“So what’s your favorite car?” If I had a dollar for every time I was asked this question… To be fair, its par for the course in this job, but still I usually follow the question with a deep breath and ask how long they have to stand around and listen whilst I unload my thoughts and appreciations.
It’s a tougher question than usual being here at the Concours of Elegance at Hampton Court just outside London on a beautiful warm late summer afternoon. Made tougher still by the fact that this is the first motor-related show that many of us (if not all) have seen this year. The reasons do not need to be expanded upon, but what is remarkable is seeing ‘actual’ other people with their four-wheeled pride and joy along with happy-faced admirers happily snapping away or trying to have a socially distanced chat with a glass of something refreshing.
The reason this day is glorious is obvious as soon as you walk through the out gates and into the grounds of this former royal palace; there are rows of automotive art placed around the gardens gently shaded by the trees and spaced well enough to walk around and appreciate. A socially considerate distance. Along with some little tents selling art, champagne and various auto-related wares (including a few watches that were at least as expensive as some of the cars), the event was simply curated and spaced to focus on the cars.
On first impression, I felt giddy in the first 10 minutes seeing iconic cars such as a Muira, 250GTO, 250 Lusso, 250LM, 365P, GT40s, DB4GT, and a 917 and a Bugatti Type 57 to finish things off! There’s moment of disbelief when you see these together, but then I started to realize we know these cars as they are so famous. Dare I say it, their infamy wears off and they have the same impression as they’ve always had, looking at books, hanging posters or seeing them in films.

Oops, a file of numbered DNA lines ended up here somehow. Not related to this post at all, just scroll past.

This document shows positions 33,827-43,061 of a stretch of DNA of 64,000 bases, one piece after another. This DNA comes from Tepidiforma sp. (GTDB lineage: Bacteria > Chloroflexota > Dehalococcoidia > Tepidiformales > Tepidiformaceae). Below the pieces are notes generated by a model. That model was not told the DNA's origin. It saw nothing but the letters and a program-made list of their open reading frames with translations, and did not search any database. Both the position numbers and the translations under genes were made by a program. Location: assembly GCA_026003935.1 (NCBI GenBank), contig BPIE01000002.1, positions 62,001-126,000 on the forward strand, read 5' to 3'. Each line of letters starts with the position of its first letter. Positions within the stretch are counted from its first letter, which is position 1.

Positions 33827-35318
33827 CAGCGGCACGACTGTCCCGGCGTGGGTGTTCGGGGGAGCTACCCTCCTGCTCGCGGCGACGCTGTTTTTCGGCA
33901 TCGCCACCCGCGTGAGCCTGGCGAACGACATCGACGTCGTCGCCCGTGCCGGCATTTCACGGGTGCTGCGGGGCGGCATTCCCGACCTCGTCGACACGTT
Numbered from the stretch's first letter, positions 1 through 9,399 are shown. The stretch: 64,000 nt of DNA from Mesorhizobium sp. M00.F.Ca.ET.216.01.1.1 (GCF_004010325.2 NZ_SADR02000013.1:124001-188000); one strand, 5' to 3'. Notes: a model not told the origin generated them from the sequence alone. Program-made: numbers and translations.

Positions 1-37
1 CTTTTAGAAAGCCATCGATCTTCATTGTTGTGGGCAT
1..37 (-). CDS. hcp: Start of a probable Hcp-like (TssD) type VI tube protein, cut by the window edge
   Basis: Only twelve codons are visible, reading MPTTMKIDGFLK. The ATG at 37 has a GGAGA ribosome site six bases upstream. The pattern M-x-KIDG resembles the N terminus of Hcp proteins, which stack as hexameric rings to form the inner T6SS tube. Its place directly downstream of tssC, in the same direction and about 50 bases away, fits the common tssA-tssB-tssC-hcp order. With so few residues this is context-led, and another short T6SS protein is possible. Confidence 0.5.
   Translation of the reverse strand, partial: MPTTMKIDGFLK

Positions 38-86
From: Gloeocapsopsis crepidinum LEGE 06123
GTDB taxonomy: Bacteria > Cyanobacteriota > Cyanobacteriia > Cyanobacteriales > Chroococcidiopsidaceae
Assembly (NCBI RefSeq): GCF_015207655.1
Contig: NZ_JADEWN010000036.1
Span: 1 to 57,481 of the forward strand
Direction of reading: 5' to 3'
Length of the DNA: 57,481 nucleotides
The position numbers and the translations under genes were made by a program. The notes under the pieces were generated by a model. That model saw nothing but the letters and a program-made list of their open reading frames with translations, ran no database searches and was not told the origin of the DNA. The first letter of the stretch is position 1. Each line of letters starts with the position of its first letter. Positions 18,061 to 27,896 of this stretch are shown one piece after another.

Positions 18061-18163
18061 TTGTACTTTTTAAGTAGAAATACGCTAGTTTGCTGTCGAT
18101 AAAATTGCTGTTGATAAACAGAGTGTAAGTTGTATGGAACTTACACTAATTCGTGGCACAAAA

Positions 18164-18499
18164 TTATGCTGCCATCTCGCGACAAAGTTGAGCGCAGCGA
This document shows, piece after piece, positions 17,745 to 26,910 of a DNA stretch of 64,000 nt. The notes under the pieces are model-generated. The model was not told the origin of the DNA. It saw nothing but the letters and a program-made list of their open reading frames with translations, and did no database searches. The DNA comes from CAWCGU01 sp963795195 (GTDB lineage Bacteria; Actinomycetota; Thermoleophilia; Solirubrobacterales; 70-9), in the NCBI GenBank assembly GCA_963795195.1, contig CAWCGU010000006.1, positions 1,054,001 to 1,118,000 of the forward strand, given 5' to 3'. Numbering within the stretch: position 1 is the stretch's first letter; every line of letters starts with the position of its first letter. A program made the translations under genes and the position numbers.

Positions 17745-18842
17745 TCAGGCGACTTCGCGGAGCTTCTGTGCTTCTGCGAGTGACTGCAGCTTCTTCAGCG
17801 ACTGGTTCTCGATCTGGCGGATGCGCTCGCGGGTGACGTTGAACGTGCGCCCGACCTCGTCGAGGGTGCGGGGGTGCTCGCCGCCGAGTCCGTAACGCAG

And that’s where it starts to get interesting; when you start to ask schoolboy questions of “what on earth is that?!” Cars like a Leyat Helica appear out of the sea of curvaceous fenders, or a half recognition of a Porsche 356, but something’s off; it’s by Zagato and part of their “Sanction Lost” program of official recreations. Other more obscure cars such as an HWM Jaguar, Facel Vega HK500 or a Viotti-bodied Delahaye demand curious attention, and some such as the Lancia Flaminia Super Sport Zagato, Ferrari 265GTB and BMW 507 just need to you stop, take a breath, and appreciate their magnificence.
There’s no doubt the racing fans would flock to the GT40, AC Cobra, Porsche 917 and GT1 as well as the McLaren F1 GTRs in the grounds, but to me they seem almost too much for the environment. Maybe I’m a romantic. I’d rather look at the elegance and craftmanship of the Gurney Nutting Bentley, the Alfa Romeo 6C 2300B Mille Miglia or most certainly the Bugatti Type 57 to appreciate what an automobile is as a work of refined and celebrated art. McLaren at least had a Speedtail on display to invoke these pure emotions and this is where Aston Martin decided to make a bold statement too.